After my depression diagnosis and then my breakdown, I was faced with a completely new lifestyle.

Now my use of the word “lifestyle” may not be what one normally describes as such, but for  me it is the proper word.

My life changed. I spent months in bed, then several years in the house.  My few steps outside were for weekly therapy, the occasional drive after dark, and some trips to the local book store. That was my life for many years.

My lifestyle had changed.  My daily routine no longer included practicing law, with all the resources and opportunities it provided.

The pay was gone.  The medical plan was gone. The interaction with people was gone.  Without being able to work, the sense of belonging and being part of a firm was gone.

As I note, I was in a bedroom.  Now the breakdown certainly brought on my being so self isolated. But a huge part of my thinking was trying to understand what had happened. To simply get my head around the idea of practicing law on a Friday to being in bed that Tuesday was extremely difficult. I felt like I was no longer in charge of my life. Everything had changed, and I had no say in that happening, it seemed.

But In time, I realized that I simply had an illness. Depression had a devastating impact on my life, both personal and professional. Those years of darkness could be explained, I could understand. That re-framing of mind was crucial.

I felt I was in a safe place , I had an illness, I wanted to get healthy.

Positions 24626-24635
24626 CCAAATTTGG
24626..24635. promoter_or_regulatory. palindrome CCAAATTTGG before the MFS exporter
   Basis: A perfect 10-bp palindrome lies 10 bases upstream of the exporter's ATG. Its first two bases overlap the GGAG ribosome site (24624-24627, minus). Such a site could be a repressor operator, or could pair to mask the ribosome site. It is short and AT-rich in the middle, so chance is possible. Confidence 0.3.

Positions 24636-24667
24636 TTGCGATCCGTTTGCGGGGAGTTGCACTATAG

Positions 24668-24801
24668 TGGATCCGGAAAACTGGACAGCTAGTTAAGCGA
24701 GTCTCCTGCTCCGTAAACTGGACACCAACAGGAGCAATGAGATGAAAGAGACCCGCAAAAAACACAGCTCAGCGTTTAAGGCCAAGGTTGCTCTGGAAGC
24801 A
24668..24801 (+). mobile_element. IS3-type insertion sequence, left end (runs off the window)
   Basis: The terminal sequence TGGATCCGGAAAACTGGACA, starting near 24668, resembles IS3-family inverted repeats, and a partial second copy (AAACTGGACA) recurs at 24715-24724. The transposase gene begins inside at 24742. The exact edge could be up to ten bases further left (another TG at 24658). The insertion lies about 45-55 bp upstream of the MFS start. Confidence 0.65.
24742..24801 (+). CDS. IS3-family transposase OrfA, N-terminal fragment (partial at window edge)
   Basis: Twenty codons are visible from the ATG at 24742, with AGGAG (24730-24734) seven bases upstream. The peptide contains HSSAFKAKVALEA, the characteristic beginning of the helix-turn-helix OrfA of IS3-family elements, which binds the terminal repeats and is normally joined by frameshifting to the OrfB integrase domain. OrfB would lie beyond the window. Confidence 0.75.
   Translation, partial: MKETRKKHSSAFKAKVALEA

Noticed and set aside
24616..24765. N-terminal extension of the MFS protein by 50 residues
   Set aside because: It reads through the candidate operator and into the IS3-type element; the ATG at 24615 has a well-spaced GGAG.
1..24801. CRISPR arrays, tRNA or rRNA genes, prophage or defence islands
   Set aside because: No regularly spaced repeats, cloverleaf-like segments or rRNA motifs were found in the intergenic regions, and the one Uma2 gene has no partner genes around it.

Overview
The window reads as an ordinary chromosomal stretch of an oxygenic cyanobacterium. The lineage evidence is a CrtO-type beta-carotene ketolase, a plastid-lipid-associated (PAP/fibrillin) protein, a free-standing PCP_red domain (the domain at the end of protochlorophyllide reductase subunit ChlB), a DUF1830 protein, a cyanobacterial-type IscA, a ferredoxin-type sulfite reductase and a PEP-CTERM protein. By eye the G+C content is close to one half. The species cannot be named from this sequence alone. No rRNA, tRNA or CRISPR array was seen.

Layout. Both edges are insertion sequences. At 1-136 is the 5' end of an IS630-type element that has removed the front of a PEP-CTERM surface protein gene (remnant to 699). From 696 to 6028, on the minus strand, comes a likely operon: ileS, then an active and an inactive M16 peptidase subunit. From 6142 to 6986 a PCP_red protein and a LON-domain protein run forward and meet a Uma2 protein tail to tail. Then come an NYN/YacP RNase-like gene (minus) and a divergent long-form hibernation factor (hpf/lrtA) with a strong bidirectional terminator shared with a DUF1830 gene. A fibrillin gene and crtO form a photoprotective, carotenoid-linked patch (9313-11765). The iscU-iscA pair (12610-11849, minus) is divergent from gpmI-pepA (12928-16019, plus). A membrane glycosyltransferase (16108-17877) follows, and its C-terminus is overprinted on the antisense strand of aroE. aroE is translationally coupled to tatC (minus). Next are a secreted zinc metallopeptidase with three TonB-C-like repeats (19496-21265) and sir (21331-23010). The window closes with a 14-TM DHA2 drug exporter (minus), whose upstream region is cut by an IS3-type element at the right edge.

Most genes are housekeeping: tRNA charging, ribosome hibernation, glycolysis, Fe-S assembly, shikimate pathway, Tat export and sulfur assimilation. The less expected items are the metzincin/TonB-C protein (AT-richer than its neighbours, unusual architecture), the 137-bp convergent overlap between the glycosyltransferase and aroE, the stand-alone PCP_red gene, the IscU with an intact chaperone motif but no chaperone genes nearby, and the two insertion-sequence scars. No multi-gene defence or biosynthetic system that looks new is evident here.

Troubled Character

As seen on by Keith Anderson

Once depression had taken a firm grip around my life, I spent a couple of years house bound with the exception of my trek out for weekly therapy. In time, I gained back some self-confidence and became interested in venturing out into the world. Small steps though.

My psychologist would often set certain goals for me to achieve each week. Sometimes it was something simple, such as: try to watch a movie. Another  suggestion – to meditate. I attended an early Saturday morning class to learn. My meds made me sleepy, so through the class, I found myself not meditating but sleeping. I did improve in time!

In my quest for recovery, I would learn to set my own goals.

One place that was always a source of comfort and enjoyment was the bookstore.

Not being able to drive very often, I made a deal with my niece. If she would drive us to the bookstore, I would buy the books we each wanted.

Though an avid reader, fiction had never been my choice in the past. I read autobiographies and books on the arts and sciences. But at this unchartered time in my life, perhaps fiction could provide some new stories – a place to escape. It took a few choices, some good, some not, to find my niche.

One day in November of 2005, I picked up Knots and Crosses by Ian Rankin. I had heard of neither the book nor the author.  It was just a random choice of placement on the bookshelf and kismet.

It’s a short book, just 226 pages. But at that time, it was daunting. My ability to focus for any length of time was weak.